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Black people are amazing! A rich legacy of innovation, music, and culture runs rampant across the diaspora. We’ve been known to shake up the world with our resilience, fight back against social and economic injustice, and create some of the most advanced forms of technology that would go out to impact the world.  Did you know a Black woman by the name of Mary Van Brittan Brown created the home security system in 1966? Legendary African American singer and songwriter, Chuck Berry, was responsible for ushering in the genre of Rock, although Elvis usually takes all the credit, and, Mansa Musa, a 14th-century African ruler of the Mali empire was once the richest man in the world, acquiring a boatload (that doesn’t even cut it) of wealth from land and gold obtained during his reign across West Africa.

Well, while those aforementioned tidbits may be widely known about the greatness of Black people’s achievements far and wide, it appears as though internet users are searching for some more obscure questions about the community that may or may not be so easily answered. Thankfully, due to the power of Google, we’re able to find answers to the world’s most pressing questions, even those about Black people, and let us tell you, there are a ton of commonly searched questions like, “Do Black people sweat more?” or “Do Black people get shingles?” Heck, folks even wonder if we eat pumpkin pie!  Well, NEWS-ONE is here to break down all of your questions. So, let’s get into it.

 

Do black people get sunburn?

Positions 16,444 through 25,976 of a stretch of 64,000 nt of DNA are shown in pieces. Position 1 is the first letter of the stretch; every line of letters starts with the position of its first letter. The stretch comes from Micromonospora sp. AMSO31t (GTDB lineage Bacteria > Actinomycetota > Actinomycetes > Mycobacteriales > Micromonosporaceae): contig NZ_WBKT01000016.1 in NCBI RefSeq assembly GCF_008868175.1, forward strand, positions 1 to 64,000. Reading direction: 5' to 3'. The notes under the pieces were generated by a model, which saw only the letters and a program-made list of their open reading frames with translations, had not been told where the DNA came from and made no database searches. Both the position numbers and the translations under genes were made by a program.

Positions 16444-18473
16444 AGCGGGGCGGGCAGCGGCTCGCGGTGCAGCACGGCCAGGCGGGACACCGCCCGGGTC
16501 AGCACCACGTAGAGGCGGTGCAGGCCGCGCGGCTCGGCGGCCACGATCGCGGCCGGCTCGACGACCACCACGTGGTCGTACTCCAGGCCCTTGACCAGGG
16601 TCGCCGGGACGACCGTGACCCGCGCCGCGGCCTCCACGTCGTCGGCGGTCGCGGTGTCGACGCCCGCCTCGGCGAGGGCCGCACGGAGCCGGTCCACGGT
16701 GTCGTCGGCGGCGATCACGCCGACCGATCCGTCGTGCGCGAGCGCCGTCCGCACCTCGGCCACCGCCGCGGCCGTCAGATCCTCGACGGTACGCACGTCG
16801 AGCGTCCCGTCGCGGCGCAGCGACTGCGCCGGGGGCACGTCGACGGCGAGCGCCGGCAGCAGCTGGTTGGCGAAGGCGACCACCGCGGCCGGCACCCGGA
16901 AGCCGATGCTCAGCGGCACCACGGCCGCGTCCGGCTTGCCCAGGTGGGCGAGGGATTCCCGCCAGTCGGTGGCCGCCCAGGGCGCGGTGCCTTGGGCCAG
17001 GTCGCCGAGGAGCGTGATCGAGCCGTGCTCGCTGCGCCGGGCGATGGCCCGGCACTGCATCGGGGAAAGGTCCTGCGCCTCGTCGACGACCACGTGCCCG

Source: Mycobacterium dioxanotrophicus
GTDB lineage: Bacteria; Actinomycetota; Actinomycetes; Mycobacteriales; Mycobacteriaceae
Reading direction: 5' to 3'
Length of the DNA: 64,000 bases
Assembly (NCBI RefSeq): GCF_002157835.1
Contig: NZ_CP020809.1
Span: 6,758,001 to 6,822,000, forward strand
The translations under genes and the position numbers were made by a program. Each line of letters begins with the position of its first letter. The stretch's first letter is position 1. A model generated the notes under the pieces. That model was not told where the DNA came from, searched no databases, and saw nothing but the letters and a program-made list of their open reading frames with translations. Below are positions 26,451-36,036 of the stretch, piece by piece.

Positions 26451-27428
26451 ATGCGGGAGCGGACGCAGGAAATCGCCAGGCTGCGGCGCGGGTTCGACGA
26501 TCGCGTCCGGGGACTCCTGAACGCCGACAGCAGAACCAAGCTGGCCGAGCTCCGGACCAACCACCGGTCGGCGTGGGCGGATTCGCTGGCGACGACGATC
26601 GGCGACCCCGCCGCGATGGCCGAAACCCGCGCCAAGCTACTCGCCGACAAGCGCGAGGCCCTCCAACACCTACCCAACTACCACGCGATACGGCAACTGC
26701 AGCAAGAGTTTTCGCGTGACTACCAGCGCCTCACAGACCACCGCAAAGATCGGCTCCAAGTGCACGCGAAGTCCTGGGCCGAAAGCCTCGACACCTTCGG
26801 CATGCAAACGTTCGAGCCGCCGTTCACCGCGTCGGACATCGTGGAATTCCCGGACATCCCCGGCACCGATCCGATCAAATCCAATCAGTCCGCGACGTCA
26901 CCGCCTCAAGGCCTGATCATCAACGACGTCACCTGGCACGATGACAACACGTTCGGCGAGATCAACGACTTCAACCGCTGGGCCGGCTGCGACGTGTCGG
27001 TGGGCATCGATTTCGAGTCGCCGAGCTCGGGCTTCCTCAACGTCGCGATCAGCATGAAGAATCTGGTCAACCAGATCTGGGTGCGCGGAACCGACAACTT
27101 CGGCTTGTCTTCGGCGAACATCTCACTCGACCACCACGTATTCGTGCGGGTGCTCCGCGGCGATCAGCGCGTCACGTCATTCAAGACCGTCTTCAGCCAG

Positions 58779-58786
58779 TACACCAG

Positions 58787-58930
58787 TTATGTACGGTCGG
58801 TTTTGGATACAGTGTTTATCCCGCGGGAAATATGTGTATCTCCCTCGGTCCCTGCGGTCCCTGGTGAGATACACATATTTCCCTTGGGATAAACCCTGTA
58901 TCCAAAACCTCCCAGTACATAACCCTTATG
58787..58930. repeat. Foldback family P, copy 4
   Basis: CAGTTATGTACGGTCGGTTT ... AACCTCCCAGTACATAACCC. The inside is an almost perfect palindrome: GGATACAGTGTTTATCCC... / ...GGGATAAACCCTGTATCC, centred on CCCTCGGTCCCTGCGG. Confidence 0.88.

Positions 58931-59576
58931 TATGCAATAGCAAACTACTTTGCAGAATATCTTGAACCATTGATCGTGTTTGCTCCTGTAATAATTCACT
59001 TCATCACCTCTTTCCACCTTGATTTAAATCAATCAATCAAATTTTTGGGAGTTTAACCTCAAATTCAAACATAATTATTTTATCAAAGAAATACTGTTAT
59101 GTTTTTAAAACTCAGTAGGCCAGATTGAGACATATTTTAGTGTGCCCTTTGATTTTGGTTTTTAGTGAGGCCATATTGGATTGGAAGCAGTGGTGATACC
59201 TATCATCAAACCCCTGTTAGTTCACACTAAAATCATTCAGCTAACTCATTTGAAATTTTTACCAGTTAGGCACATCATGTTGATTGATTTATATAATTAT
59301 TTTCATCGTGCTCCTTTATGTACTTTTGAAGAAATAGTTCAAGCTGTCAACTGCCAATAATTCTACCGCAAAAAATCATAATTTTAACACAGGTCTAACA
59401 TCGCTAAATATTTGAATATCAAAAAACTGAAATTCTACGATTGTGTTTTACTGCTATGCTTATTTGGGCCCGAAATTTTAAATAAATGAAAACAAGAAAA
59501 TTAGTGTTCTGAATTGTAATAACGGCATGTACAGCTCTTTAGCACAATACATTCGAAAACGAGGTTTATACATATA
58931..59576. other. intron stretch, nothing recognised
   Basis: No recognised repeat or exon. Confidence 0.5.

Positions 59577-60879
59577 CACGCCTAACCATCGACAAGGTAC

Of course, we do, but it’s a little bit more difficult for Black folks to get sunburnt because of our rich melanin. According to Healthline, “It’s a skin pigment produced by skin cells called melanocytes.” Melanin works wonders for us because it can block harmful UV rays from penetrating our skin and guess what? The darker you are, the more melanin you have, which ultimately helps thwart off more of those pesky UV rays. According to the CDC, about “13 percent of black women ” sunburn compared to “9 percent of Black men.”

 

Do black people get skin cancer?

Now, unfortunately, long-term exposure to the sun can increase our risk for skin cancer.

Healthline notes that people of darker hues can detect early signs of skin cancer by looking into their mouths for any abnormalities. Consult a doctor if you see the following:

  • dark spots, growths, or patches that appear to be changing
  • patches that feel rough and dry
  • dark lines underneath or around fingernails and toenails

 

Can black people have blonde hair?

Yes! The blonde hair trait is quite rare, but some Black people with blonde hair can be found in parts of Europe, Melanesia, and among a few aboriginal tribes in Australia.